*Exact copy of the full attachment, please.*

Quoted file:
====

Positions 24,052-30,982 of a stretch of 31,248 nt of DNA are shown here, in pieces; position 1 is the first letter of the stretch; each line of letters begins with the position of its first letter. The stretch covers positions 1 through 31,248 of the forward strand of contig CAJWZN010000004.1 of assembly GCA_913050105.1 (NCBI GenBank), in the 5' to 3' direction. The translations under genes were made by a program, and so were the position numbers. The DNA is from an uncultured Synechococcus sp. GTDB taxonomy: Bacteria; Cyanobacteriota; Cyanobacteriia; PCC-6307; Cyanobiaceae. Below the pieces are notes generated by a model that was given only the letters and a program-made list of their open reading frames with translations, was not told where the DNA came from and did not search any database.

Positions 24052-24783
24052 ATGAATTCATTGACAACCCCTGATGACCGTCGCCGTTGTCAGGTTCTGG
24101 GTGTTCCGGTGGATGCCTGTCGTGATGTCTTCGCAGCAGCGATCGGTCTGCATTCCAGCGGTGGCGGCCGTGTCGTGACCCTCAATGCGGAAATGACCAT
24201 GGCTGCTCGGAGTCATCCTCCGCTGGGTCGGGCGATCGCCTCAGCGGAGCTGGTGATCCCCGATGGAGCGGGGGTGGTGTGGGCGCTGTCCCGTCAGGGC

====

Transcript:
Positions 24,052-30,982 of a stretch of 31,248 nt of DNA are shown here, in pieces; position 1 is the first letter of the stretch; each line of letters begins with the position of its first letter. The stretch covers positions 1 through 31,248 of the forward strand of contig CAJWZN010000004.1 of assembly GCA_913050105.1 (NCBI GenBank), in the 5' to 3' direction. The translations under genes were made by a program, and so were the position numbers. The DNA is from an uncultured Synechococcus sp. GTDB taxonomy: Bacteria; Cyanobacteriota; Cyanobacteriia; PCC-6307; Cyanobiaceae. Below the pieces are notes generated by a model that was given only the letters and a program-made list of their open reading frames with translations, was not told where the DNA came from and did not search any database.

Positions 24052-24783
24052 ATGAATTCATTGACAACCCCTGATGACCGTCGCCGTTGTCAGGTTCTGG
24101 GTGTTCCGGTGGATGCCTGTCGTGATGTCTTCGCAGCAGCGATCGGTCTGCATTCCAGCGGTGGCGGCCGTGTCGTGACCCTCAATGCGGAAATGACCAT
24201 GGCTGCTCGGAGTCATCCTCCGCTGGGTCGGGCGATCGCCTCAGCGGAGCTGGTGATCCCCGATGGAGCGGGGGTGGTGTGGGCGCTGTCCCGTCAGGGC